Shooting in Seattle protest zone leaves one dead. Police say ‘violent crowd’ denied them entry

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SEATTLE — police say a “violent crowd” prevented them reaching two shooting victims — one whom later died — inside the city’s autonomous protest zone Saturday.

Officers responded around 2:30 a.m. local time Saturday to a report of shots fired at Cal Anderson Park inside the area referred to as the Capitol Hill Organized Protest (CHOP) or Capitol Hill Autonomous Zone (CHAZ), according to a police statement.

“Officers attempted to locate a shooting victim but were met by a violent crowd that prevented officers safe access to the victims,” the statement reads.

Police said they were later informed that CHOP medics had taken the two victims to hospital.

Officers went to Harborview Medical Center where they were told a 19-year-old male had died from his injuries. Police said the other shooting victim — a male — remains in the hospital with life-threatening injuries.

The suspect or suspects remain at large.

“Homicide detectives responded and are conducting a thorough investigation, despite the challenges presented by the circumstances,” the police statement says.

Footage of the incident

Police later released video footage of the incident.

The video shows the initial moments of the shooting, in which the sound of shots was captured on security cameras. Later, body camera video showed protesters confronting police as they arrive at the scene.

That video shows at least eight officers entering the area, some carrying shields, as protesters yell at them. An officer can be heard saying, “Please move out of the way so we can get to the victim. All we are trying to do is get to the victim and provide them aid.”

A bystander can be heard yelling: “You don’t belong here, they’re gone, the victim is gone.” Another says, “Put your f***** guns down.”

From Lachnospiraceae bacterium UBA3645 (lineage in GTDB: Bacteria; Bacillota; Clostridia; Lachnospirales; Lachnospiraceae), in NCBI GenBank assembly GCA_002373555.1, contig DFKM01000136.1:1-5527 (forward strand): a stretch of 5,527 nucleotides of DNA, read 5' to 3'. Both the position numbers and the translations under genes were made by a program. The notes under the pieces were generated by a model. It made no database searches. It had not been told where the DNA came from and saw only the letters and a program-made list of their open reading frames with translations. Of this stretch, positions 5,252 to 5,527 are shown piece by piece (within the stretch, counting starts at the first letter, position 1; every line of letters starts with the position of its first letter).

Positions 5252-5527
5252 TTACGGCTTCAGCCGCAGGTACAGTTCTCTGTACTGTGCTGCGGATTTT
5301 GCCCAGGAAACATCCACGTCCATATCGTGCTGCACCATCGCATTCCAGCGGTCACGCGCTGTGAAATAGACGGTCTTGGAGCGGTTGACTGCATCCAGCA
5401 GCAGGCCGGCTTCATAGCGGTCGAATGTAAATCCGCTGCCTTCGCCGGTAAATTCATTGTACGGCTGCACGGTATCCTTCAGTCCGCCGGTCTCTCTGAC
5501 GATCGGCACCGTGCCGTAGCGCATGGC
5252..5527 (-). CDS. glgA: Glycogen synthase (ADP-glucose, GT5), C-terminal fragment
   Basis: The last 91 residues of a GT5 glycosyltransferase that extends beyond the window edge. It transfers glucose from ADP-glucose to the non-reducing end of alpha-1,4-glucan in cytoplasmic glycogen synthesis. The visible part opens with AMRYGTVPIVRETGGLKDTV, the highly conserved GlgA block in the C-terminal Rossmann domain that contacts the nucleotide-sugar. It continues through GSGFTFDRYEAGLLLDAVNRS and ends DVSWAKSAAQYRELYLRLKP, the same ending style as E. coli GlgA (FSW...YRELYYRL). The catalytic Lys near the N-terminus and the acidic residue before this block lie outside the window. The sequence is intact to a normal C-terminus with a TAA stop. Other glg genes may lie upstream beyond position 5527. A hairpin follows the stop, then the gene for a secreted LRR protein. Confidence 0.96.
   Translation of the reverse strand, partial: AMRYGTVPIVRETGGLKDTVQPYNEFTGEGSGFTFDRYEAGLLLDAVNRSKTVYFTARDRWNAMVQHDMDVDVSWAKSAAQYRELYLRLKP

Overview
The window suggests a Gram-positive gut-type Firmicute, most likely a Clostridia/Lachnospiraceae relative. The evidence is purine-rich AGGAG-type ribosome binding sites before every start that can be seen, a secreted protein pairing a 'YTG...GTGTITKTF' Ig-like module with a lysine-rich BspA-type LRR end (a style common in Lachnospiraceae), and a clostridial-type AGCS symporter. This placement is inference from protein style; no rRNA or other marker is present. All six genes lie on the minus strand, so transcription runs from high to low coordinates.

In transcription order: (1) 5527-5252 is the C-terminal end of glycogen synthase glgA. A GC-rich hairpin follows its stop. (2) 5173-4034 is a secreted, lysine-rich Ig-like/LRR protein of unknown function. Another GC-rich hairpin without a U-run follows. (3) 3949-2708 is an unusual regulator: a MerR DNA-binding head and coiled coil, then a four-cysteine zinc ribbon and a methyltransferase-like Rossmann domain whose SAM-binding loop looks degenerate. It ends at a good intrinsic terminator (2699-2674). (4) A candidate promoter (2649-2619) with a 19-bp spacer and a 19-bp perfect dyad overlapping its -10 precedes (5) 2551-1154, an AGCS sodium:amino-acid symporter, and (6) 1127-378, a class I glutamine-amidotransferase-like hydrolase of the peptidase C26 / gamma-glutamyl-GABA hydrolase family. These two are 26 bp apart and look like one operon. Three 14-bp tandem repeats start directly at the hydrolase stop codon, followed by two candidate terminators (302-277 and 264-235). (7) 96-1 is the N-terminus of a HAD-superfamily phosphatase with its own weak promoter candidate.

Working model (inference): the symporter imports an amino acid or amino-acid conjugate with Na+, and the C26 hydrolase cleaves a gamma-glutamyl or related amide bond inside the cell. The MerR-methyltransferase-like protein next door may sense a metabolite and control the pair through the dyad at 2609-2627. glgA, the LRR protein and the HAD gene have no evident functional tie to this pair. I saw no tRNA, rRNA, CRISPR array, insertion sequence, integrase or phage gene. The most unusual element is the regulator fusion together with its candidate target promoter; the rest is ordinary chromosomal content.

A later clip shows police leaving as members of the public continue to yell at them. Some can be seen holding back other protesters from the officers as they head towards their patrol cars.

As the officer wearing the camera pulls away, he yells “Move, move out of the way” as protesters apparently hit the car.

Police boarded up the East Precinct building in the Capitol Hill neighborhood and left it unoccupied after tensions with demonstrators reached boiling point during protests over the police killing of George Floyd in Minneapolis.

On Monday, Seattle Police Chief Carmen Best denied claims that officers in her department had been instructed not to respond to 911 calls in CHOP.

Best told CNN on Monday, “Seattle is not under siege and we are responding to every call and every area of the city.” She acknowledged that barricades in the zone could slow police access.

When CNN visited the zone last Sunday, reporters found a festival-like atmosphere, with meditation and painting. Some people in the zone openly carried firearms, which is allowed in the state of Washington.

‘Turn yourself in’

At CHOP Saturday, protesters expressed their sadness at the shooting.

“When I woke up this morning and I learned about it — it broke my heart,” one man told CNN affiliate KIRO. “I love how it’s organized but last night — as I slept somewhere else — somebody got killed.”

He appealed for those responsible to give themselves up to police, suggesting protesters would take a harder line: “Turn yourself in, because if you don’t … it’s better that the police get hold of you than they do.”

Another deplored the impact on the protest movement, saying, “That shooting last night is going to take away from the message.”

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